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Education Training, Legal

La Trobe University officially opens new law clinic in Whittlesea

La Trobe University 2 mins read

La Trobe Law School officially launched the La Trobe Law Clinic in Whittlesea today.

The clinic is a collaboration between La Trobe University and Whittlesea Community Connections (WCC) as part of WCC’s new Social Justice Project.

La Trobe Law School Dean Professor Fiona Kelly welcomed the Hon. Andrew Giles Minister for Immigration, Citizenship and Multicultural Affairs and Member for Scullin, who launched the clinic.

Minister Giles said the clinic was an important initiative, offering students the opportunity to get the practical training they need to enter the legal sector.

“This will give these students a practical edge in the future, but more importantly also provides an essential community service, giving people access to legal services which they may otherwise be unable to access in my electorate,” Minister Giles said.

The clinic started operating in July 2023 and will offer placements to 200 La Trobe law, criminology, social work, and information technology students.

A placement at the clinic offers law students the opportunity to put their classroom knowledge into action while providing free access to legal services to those in need.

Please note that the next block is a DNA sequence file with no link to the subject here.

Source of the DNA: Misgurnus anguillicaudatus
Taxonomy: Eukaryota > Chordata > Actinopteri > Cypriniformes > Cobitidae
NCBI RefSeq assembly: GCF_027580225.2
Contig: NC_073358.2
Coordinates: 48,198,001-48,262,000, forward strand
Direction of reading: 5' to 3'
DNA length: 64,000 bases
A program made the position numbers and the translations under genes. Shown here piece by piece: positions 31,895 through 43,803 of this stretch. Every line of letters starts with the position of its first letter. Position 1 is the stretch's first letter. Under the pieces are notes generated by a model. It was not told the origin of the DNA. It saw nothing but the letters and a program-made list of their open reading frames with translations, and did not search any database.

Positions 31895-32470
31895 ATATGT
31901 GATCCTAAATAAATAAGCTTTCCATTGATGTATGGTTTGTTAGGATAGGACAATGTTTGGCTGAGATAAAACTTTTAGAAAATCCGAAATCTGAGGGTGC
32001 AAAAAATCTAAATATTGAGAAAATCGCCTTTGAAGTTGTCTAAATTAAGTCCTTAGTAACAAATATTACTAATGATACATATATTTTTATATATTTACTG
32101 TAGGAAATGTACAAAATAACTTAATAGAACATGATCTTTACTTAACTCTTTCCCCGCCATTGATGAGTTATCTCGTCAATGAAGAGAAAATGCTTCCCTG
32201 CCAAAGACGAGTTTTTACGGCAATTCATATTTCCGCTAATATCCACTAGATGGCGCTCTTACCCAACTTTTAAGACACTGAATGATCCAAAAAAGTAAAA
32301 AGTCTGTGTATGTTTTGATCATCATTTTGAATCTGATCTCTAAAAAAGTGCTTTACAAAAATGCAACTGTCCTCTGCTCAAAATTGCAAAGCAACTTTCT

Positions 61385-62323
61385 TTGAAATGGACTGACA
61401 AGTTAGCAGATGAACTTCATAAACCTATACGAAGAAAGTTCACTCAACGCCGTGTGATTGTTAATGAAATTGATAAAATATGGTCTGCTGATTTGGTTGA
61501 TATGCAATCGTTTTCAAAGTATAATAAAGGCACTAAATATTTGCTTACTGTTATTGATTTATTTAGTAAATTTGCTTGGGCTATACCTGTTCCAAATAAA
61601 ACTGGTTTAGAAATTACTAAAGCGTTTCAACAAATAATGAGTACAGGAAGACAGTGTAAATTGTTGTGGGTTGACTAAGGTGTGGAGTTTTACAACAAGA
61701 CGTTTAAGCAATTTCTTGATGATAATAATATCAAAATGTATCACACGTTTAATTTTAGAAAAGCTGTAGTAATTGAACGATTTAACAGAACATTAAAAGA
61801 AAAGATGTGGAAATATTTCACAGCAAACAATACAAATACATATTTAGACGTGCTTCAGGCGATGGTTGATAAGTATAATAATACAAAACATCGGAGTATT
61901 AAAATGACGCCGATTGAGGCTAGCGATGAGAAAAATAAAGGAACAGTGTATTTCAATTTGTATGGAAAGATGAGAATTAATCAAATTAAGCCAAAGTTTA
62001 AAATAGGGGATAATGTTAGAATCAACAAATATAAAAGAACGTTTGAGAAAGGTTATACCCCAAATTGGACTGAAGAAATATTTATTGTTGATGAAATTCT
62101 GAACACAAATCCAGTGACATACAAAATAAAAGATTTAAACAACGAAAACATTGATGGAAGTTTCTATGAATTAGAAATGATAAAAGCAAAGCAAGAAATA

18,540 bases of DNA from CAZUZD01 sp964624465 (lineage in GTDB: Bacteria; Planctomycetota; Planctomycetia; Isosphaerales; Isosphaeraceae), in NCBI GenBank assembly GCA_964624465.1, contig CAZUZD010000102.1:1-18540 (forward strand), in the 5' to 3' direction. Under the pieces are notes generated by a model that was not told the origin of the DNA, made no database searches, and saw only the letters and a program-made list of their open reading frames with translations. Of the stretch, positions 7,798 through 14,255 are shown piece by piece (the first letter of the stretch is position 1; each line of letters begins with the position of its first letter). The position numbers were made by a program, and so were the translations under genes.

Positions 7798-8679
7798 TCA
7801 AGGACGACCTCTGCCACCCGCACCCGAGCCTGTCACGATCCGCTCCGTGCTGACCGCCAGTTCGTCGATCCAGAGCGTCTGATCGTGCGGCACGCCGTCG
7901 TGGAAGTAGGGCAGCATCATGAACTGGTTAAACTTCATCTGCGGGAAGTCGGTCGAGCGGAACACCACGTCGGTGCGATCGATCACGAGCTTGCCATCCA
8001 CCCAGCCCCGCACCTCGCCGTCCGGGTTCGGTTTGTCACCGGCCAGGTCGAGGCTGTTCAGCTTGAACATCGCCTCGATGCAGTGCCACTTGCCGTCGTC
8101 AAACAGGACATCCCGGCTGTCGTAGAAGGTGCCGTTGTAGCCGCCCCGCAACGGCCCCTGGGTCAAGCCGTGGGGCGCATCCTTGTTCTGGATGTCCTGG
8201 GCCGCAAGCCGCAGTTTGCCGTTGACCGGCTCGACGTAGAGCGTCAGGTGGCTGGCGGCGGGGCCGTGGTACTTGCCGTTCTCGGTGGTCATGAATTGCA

At the clinic, students work in teams of two to provide legal services across five areas of law: wills and wishes; elder abuse; seniors legal support; fine and civil actions; and family violence. Their work is supervised by an in-house lawyer.

In the first six months of the clinic’s operation, 58 vulnerable women have been assisted through the Family Violence Clinic.

Clinical placements are not a requirement of law school education in Victoria, but the demand for experiential learning is high among students and often expected by employers.

Professor Kelly said offering a diverse range of clinical opportunities to students ensured La Trobe graduates entered the job market with strong practical legal skills and the confidence that comes from managing a legal file and interacting with clients.

“Entering the employment market with practical experience is becoming increasingly important to securing a graduate law position,” Professor Kelly said.

“The La Trobe Law Clinic gives students the opportunity to apply their legal knowledge and interact directly with clients, building a skillset needed for legal practice. It also builds a culture of service, where students provide much-needed legal services to community members who may not otherwise be able to afford a lawyer.”

“As the outer northern suburbs continue their rapid expansion, the demand for free legal services is growing. Through the clinic, our students help alleviate the access to justice issues that plague the legal system in Victoria, filling a gap in the legal services market.”

La Trobe law student Ronan De Nardis said working at the law clinic gave him the freedom to manage his own clients in a supportive environment and has helped him develop a sense of teamwork, communication, and file management skills.  

“The clinic allowed me to develop confidence by providing opportunities to take initiative and challenge myself,” he said.


Contact details:

Elaine Cooney
E.Cooney@latrobe.edu.au
0487 448 734


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